In taking on the mantle of the entire future of theatre from one’s predecessors, it is understandable that one would feel trepidation and anxiety at living up to the precedents set by them, or want to establish a new standard and stake one’s claim in the history of theatre.
NUS’ latest batch of Theatre Studies students attempts to tackle just that issue in a project birthed from their Theatre Studies Lab. Titled Hana, the work is co-devised by the massive cast of 11 actors and director Ang Gey Pin, and sees the cast take on the roles as members of the Seagull Branch of a fictitious Theatre Factory, discontent at how the art they create has become routine and uninspiring. In an attempt to remedy that, Hana takes the form of a public meeting, as they fight to express their voices anew and chart a brave new path for theatre of the future.
As ambitious as it is, Hana unfortunately fails to deliver in its execution, feeling as if the devising process became far too caught up in the theory while forgetting to create a watchable piece of theatre for an audience, or even wind up with a strong conclusion. Much of the piece feels self-indulgent, with scenes that feel like pseudo-intellectual ventures leading to nowhere, and ultimately, might better have been left as a type of self-reflective class exercise rather than a public production. In attempting to be self-reflexive, many scenes sound more like passing stray thoughts and come off as pretentious, rather than fully formed lines of argument contributing to a final message. One particularly worrisome segment features the cast writing improvised letters on the spot expressing their love and appreciation for the theatre having given them a voice and a space to express themselves; certainly, this is a touching moment for them to finally speak from their hearts, but seemed out of place and cemented that Hana was a piece devised for their own sakes rather than with the intent to be watchable and meaningful for an audience.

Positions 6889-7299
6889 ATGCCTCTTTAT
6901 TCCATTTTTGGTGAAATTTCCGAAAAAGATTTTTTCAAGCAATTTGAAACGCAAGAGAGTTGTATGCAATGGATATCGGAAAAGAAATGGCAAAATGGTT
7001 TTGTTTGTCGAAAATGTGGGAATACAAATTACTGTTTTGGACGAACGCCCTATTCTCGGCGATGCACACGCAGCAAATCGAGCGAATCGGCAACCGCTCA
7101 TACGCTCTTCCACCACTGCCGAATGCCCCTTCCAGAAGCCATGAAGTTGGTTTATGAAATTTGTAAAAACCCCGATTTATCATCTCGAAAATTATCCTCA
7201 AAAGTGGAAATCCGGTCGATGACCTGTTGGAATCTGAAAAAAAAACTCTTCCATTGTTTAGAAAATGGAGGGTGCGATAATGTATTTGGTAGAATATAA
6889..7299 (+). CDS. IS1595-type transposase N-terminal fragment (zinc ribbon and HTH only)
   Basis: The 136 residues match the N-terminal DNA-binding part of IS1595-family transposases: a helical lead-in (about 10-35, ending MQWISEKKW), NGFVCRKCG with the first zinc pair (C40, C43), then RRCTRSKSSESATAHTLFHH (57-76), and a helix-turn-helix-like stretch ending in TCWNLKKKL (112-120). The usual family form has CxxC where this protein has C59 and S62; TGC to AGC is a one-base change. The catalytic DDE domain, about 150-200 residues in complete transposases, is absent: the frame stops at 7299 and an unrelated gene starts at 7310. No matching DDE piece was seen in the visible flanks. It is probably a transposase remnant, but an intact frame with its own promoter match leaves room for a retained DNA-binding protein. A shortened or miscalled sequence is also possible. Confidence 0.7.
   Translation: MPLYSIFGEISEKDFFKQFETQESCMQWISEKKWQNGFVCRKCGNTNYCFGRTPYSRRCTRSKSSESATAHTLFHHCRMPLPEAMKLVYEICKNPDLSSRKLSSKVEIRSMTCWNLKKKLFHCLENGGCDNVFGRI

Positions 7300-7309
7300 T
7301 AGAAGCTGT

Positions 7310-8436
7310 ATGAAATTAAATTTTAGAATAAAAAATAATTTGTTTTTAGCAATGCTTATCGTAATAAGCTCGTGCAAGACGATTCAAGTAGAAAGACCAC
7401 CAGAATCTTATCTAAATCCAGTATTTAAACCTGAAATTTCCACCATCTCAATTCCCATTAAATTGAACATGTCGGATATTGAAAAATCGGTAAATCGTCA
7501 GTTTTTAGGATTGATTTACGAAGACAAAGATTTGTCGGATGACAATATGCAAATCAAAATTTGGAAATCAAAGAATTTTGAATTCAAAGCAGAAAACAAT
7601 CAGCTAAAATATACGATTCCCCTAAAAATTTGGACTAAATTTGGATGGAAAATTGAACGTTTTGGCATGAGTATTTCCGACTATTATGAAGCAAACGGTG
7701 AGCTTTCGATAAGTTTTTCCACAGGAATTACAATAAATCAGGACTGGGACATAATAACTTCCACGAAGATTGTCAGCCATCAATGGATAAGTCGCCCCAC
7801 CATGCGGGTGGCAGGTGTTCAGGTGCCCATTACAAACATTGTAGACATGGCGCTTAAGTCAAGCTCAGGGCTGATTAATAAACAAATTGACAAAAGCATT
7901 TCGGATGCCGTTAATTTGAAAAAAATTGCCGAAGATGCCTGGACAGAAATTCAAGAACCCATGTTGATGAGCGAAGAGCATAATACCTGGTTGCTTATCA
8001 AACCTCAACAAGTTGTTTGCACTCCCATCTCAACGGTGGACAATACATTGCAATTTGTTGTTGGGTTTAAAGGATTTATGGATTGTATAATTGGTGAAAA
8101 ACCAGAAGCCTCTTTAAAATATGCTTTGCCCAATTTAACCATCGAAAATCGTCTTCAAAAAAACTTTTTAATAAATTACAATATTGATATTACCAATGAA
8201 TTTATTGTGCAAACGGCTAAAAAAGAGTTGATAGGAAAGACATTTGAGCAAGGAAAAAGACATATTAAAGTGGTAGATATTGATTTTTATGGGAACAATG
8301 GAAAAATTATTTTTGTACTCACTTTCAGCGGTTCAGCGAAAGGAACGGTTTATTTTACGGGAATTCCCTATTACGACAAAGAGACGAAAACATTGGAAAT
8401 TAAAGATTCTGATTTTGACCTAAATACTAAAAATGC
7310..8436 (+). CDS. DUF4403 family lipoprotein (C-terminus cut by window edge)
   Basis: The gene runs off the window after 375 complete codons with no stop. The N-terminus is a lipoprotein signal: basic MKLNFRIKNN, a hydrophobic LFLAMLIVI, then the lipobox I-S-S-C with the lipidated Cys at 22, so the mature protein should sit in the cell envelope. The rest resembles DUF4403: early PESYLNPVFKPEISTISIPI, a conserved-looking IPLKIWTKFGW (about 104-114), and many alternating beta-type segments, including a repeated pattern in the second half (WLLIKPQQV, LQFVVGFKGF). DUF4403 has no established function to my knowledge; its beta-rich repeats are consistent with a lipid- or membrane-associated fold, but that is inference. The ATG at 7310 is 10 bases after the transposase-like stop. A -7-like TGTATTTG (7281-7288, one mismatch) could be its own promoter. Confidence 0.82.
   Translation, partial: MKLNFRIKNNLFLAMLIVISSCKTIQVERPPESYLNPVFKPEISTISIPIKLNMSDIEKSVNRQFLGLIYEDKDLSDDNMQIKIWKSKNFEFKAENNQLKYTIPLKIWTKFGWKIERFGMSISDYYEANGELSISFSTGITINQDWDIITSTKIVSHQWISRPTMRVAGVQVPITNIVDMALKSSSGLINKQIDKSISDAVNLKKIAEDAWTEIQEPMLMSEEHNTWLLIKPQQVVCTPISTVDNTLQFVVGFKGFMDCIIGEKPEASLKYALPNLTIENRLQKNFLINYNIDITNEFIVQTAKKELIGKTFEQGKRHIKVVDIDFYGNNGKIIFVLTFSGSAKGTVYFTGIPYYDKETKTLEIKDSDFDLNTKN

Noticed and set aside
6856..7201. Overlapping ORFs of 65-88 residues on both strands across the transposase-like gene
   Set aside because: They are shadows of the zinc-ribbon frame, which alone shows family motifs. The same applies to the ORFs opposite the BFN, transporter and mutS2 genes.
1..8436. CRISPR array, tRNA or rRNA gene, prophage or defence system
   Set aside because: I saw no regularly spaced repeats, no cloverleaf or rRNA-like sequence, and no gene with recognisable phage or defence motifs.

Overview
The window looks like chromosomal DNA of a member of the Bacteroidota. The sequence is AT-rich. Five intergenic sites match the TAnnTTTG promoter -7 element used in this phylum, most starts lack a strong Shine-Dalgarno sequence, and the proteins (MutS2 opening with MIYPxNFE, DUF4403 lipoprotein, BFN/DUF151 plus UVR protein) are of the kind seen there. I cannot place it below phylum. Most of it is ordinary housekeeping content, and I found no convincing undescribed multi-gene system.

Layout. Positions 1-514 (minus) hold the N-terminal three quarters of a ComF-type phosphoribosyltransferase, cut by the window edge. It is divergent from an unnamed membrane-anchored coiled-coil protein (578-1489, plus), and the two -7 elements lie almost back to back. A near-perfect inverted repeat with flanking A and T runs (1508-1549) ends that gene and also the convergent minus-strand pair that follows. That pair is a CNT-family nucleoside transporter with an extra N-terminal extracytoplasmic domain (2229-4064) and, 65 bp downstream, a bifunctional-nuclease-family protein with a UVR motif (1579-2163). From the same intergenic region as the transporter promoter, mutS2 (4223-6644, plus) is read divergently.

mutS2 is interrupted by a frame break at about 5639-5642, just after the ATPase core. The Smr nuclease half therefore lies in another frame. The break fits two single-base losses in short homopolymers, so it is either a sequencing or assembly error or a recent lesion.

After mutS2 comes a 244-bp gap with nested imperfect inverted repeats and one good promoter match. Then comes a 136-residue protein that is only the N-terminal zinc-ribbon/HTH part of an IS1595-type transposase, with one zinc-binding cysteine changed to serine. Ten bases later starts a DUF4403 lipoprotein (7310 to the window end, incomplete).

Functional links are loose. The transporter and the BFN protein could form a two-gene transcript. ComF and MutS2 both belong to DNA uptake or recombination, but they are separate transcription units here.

There are moments where Hana displays some theatrical potential, such as good navigation of the large space afforded by the UCC Theatre, with the cast never allowing themselves to be dwarfed by its depth. They even manage to make the audience feel like a part of the play, with occasional participatory elements such as inviting audience members to find a seat on the stage and adjust their ‘perception’. In addition, some of the actors stand out from the others: Eugene Koh has grown over the years to become a confident performer onstage, with clear enunciation and control over his body, while Ranice Tay excelled in her articulation and strength in the way she carried herself onstage, Finally, Hakeem Hussein, as an experienced dancer, showed finesse and precision in his movements. With a little more guidance and training, all three of them have a bright future ahead in theatre.
At the end of Hana, we left the theatre with disappointment in our hearts. Hana feels woefully incomplete and misguided, and overall unprepared and unready for production. As enthusiastic and energetic as these youths may be, there is a long and arduous journey ahead for them, with a need for better mentors and guidance if they truly seek to craft theatre that is worth watching.
Performance attended 3/4/18
Hana plays at the NUS UCC from 3rd – 4th April. Tickets available here